Now - for the tests and the simple thing that solved the problem.
Naturally, simple stuff was checked and re-checked by all. Things like excessive case pressure, size of drain hoses, a failure in the flushing system, a fissure in the motor flange, etc... All pressures were within specs, all the "mechanicals" were in check. The seals were intact, free of cuts or puncture holes, the motors would pass all the bench tests with flying colors, and then return to the rig to continue dumping shameless amounts of oil into the gearbox!
Then the rig mechanic had an idea - he tried it, and it worked! I will tell you what he did in a second, but let me tell you how he got to it first.
The company ran several other rigs powered by tandem Hagglunds CA motors with a closed-looped system that we helped to design, and so all of the motors had a low pressure (1.5 bar) bladder accumulator connected to the drain ports to reduce the load on the shaft seal when the free-wheeling was turning off - a standard and highly recommended practice for such systems.
Anyhow - the lad installed a digital pressure gauge in the drain line of the motors and monitored the readings for a while - and he saw that even though the highest pressure spikes never surpassed the maximum allowable rating for the shaft seal, the pressure shifts were very fast, violent even, and so he figured that installing an accumulator would help to smoothen the pressure curve out - just like they did with the Hagglunds motors, and since he already had the accumulators around, he went ahead and installed two accumulators - one for each motor, for good measure.
And you know what? It nailed it! The leak was gone for good!
It would be so great to study this case "scientifically". But there's no way I can do it, unfortunately. I can only come up with theories now.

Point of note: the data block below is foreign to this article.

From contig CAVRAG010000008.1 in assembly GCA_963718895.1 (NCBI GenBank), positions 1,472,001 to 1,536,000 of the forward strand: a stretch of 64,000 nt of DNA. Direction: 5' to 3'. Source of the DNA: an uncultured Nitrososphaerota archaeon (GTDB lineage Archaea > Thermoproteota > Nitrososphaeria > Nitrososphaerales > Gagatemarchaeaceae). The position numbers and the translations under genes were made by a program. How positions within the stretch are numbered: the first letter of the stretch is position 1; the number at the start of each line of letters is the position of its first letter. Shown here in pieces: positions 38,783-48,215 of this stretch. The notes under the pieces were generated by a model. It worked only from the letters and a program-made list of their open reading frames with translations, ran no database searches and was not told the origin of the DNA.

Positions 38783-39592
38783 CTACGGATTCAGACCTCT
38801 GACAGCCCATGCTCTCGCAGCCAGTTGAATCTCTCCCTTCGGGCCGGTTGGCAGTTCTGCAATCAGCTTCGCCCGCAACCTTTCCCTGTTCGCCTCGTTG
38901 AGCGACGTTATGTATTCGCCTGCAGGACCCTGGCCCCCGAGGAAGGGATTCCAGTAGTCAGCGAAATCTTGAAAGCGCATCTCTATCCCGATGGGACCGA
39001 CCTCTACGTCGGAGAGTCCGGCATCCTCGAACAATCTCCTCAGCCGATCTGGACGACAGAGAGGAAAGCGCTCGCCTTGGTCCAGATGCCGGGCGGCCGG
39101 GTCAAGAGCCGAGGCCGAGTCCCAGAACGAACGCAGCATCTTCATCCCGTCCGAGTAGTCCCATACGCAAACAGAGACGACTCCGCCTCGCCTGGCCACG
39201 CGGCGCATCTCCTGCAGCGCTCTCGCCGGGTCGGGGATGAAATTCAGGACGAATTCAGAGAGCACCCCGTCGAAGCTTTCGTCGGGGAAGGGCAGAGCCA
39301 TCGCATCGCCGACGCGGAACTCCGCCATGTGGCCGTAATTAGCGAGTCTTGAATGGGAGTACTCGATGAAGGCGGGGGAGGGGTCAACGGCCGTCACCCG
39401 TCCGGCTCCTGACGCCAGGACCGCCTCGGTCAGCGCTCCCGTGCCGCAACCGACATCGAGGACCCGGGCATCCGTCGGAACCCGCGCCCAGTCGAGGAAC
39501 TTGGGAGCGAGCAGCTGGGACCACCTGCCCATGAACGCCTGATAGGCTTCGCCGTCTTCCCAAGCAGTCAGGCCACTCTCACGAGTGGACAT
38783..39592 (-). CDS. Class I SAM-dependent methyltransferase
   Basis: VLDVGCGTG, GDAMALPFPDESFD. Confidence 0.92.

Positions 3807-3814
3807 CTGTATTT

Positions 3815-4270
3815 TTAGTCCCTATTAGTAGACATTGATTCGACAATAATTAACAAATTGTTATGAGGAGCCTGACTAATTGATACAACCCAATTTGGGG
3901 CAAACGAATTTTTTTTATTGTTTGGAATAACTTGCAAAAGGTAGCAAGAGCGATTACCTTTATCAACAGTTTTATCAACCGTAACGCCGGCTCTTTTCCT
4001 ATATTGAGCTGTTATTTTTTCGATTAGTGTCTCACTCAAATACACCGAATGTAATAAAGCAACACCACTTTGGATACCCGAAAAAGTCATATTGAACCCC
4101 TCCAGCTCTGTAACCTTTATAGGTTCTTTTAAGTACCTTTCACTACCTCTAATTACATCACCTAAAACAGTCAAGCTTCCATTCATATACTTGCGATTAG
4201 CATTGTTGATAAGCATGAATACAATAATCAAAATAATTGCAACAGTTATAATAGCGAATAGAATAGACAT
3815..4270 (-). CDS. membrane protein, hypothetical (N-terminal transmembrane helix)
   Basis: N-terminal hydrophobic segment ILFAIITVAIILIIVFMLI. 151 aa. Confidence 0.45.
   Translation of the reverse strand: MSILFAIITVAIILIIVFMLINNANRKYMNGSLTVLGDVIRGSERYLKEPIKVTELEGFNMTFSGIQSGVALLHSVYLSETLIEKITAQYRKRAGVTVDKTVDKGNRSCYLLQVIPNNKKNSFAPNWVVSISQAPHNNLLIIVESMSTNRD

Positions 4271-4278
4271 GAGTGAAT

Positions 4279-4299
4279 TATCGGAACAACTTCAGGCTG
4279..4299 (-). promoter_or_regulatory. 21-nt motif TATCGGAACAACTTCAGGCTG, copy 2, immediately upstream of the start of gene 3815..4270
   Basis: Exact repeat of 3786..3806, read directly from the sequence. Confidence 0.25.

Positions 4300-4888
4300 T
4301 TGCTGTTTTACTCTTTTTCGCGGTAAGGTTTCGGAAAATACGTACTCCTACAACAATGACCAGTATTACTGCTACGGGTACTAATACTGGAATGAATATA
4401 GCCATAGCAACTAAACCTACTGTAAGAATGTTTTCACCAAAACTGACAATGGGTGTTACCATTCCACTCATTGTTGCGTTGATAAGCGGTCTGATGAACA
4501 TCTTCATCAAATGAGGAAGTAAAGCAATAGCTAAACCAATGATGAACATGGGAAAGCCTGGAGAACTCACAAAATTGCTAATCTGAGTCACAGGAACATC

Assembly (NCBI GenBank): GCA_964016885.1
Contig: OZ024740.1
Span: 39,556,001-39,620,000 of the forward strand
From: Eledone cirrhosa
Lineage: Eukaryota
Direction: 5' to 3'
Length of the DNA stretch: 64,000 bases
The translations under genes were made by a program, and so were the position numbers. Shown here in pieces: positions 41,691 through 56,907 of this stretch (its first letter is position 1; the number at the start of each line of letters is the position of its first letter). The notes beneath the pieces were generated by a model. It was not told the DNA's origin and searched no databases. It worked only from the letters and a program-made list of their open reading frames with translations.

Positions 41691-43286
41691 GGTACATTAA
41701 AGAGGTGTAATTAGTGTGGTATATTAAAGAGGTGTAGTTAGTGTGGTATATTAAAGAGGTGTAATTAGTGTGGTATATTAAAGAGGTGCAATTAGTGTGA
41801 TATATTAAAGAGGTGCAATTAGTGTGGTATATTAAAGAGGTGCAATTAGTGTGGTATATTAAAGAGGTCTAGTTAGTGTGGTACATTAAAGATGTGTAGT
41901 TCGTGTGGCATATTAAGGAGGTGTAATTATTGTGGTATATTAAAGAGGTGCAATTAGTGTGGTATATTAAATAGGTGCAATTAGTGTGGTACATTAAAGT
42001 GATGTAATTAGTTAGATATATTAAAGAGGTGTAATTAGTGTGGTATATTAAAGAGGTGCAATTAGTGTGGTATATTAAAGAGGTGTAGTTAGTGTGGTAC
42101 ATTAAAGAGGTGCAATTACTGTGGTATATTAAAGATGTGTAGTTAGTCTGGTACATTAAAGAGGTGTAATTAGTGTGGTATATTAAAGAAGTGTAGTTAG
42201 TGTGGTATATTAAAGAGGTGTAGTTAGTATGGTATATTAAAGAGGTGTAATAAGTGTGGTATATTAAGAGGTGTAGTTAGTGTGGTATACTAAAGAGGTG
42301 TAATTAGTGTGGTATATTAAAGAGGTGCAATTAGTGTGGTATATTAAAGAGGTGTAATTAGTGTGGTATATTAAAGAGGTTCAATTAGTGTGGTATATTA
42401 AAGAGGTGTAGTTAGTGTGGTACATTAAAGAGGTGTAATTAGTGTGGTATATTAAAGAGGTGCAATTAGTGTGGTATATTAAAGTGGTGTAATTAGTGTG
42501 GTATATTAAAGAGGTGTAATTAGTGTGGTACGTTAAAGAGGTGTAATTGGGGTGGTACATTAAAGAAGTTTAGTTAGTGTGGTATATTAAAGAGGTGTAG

In my head here's what was happening. When the rig switched to production slots, the drilling operation went to a higher speed and a more shock-prone load. Even though the HPU was equipped with a charge pressure accumulator near the pumps, the load spikes, both positive and negative would create a situation when the flushing spool would shift back and forth, cutting momentarily the flushing flow into the motor's case, but when this was happening - the large column of oil was still moving down the large and long drain line (and on these machines the motors can raise 4-5 meters above the HPU when the drilling head is up) which would create a moment when it would lower the pressure in the motor case enough for the seal lip to "open in" like a check valve of sorts and fill the opened gap with a certain amount of oil, which when it would spring back to its normal state - would then be dumped into the gearbox through the dust seal. Like a small vacuum/pressure cycles driven pump of sorts. Repeat this situation enough times - and there you have it - an undamaged yet leaking shaft seal! Adding the low-pressure accumulator helped to keep the case pressure in the "always positive" range and solved the problem. I could kill to test the system with a high-speed logger!
Maybe one day I will devise a rig to test this theory. I envision an oil-filled box with a shaft and a seal and a piston to create the vacuum cycles. If I ever do it - I'll be sure to report it here.
Anyways - there you have it, folks! If you try hard, you can make good shaft seals leak large amounts of oil without breaking!